Anomalous Grain Boundary Diffusion: Fractional Calculus Approach
Grain boundary (GB) diffusion in engineering materials at elevated temperatures often determines the evolution of microstructure, phase transformations, and certain regimes of plastic deformation and fracture. Interpreting experimental data with the use of the classical Fisher model sometimes encounters contradictions that can be related to violation of Fick’s law. Here, we generalize the Fisher model to the case of non-Fickian (anomalous) diffusion ubiquitous in disordered materials. The process is formulated in terms of the subdiffusion equations with time-fractional derivatives of order and for grain volume and GB, respectively. It is shown that propagation along GB for the case of a localized instantaneous source and weak localization in GB () is approximately described by distributed-order subdiffusion with exponents and . The mean square displacement is calculated with the use of the alternating renewal process model. The tail of the impurity concentration profiles along the axis is approximately described by the dependence for all , as in the case of normal GB diffusion, so the 6/5-law itself can serve as an identifier of a more general phenomenon, namely, anomalous GB diffusion.
Grain boundary (GB) diffusion can control many processes in materials and determine the evolution of microstructure, phase transformations, and some regimes of plastic deformation and fracture . Usually, atoms diffuse along grain boundaries (GB) by orders of magnitude faster than in crystalline grains. In recent decades considerable progress has been made in the accuracy and reliability of measurements of GB diffusion parameters [1–3]. However, many fundamental aspects including mechanisms at the atomic level remain unclear. One of the reasons for this discrepancy is that experimental data on GB diffusion is usually interpreted with the Fisher model  and its modifications [1–3] based on the Fick law, which can be violated. The goal of the present paper is to generalize the classic model to the case of non-Fickian (anomalous) diffusion and compare predictions of the new model with the classic solutions.
The Fisher model considers a system with a single isolated GB of thickness placed in a semi-infinite medium. Usually, the diffusion coefficient along GB is assumed to be significantly larger than in grain volume. The impurity atoms initially located on the surface of a semi-infinite medium diffuse along GB and in volume, at a constant annealing temperature during the time . The propagation in such a system is usually described by a set of diffusion equations. The exact solutions for the Fisher model with constant and instantaneous source were found by Wipple and Suzuoka [6, 7]. Levin and McCallum  have shown that the dependence of the average concentration on is linear for sufficiently large . Such dependence often serves as an identifier of the GB diffusion phenomenon. It is natural to expect the anomalous GB diffusion to be characterized by index different from 6/5.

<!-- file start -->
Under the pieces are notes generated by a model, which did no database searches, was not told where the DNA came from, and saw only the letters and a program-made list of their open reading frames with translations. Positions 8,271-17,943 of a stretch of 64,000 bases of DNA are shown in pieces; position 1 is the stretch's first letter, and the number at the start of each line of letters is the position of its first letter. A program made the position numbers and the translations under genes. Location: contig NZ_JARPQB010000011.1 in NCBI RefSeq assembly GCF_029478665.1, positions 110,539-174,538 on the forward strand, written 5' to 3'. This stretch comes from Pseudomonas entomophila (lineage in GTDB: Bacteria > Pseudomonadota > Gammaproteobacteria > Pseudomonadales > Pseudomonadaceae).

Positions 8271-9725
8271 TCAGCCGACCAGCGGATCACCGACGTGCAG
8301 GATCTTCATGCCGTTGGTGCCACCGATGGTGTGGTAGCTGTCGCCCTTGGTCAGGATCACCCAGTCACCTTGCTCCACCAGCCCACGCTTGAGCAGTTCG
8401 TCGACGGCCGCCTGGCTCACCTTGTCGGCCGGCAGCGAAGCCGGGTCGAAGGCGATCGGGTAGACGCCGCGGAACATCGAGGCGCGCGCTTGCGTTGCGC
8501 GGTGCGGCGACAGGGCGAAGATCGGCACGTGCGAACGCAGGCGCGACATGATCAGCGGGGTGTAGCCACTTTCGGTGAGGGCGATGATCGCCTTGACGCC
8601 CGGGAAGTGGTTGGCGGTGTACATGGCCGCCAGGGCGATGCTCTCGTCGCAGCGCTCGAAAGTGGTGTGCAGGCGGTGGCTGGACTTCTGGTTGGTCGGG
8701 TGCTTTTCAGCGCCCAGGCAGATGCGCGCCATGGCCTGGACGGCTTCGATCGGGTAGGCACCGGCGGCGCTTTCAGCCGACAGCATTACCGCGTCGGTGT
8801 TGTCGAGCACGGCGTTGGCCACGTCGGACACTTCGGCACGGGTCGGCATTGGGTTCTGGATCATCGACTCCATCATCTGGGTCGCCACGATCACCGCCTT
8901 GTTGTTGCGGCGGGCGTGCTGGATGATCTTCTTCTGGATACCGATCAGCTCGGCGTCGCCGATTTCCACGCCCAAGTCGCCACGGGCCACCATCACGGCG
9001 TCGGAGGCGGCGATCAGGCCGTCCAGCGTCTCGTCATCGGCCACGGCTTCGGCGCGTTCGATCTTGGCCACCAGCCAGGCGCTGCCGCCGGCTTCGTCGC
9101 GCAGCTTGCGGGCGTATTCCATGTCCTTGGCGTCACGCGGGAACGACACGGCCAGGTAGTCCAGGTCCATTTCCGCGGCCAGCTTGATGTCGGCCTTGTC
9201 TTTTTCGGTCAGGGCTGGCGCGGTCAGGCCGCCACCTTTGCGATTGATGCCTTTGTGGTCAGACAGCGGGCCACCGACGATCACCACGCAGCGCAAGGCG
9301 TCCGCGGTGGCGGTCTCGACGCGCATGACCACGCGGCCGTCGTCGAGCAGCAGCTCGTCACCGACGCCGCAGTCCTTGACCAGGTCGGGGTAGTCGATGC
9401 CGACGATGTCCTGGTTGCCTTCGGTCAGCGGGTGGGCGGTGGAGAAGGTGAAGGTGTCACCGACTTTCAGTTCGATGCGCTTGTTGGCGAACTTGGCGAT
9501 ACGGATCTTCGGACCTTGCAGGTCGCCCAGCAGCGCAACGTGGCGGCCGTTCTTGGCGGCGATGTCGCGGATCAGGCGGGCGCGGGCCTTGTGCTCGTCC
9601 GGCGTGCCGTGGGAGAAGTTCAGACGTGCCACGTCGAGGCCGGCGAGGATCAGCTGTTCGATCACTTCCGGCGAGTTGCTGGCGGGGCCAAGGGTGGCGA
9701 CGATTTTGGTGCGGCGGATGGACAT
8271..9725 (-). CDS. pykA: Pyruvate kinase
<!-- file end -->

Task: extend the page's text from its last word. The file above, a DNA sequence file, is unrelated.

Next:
Several papers discuss slowing down the diffusion of light elements due to GBs. In , various aspects of the interaction of hydrogen with grain boundaries in nickel (Ni) were investigated by first-principle calculations by means of the density functional theory. Localization and migration of hydrogen strongly depend on type of GB. GBs can act as a two-dimensional obstacle (wall) for H migration. In  molecular dynamics simulation of dissolution and diffusion of hydrogen in GB of tungsten has shown that high local concentration of H in GB (for example, 30% at 900 K) leads to an unordered structure of GB that can provide trapping of H. Autoradiography  applied to polycrystals with different grain sizes showed that the increased GB area leads to the suppression of migration of C isotope in -iron. The opposite effect is observed for Co isotope. The authors of  conclude that GBs in -iron act as traps for interstitial atoms and slow down their diffusion.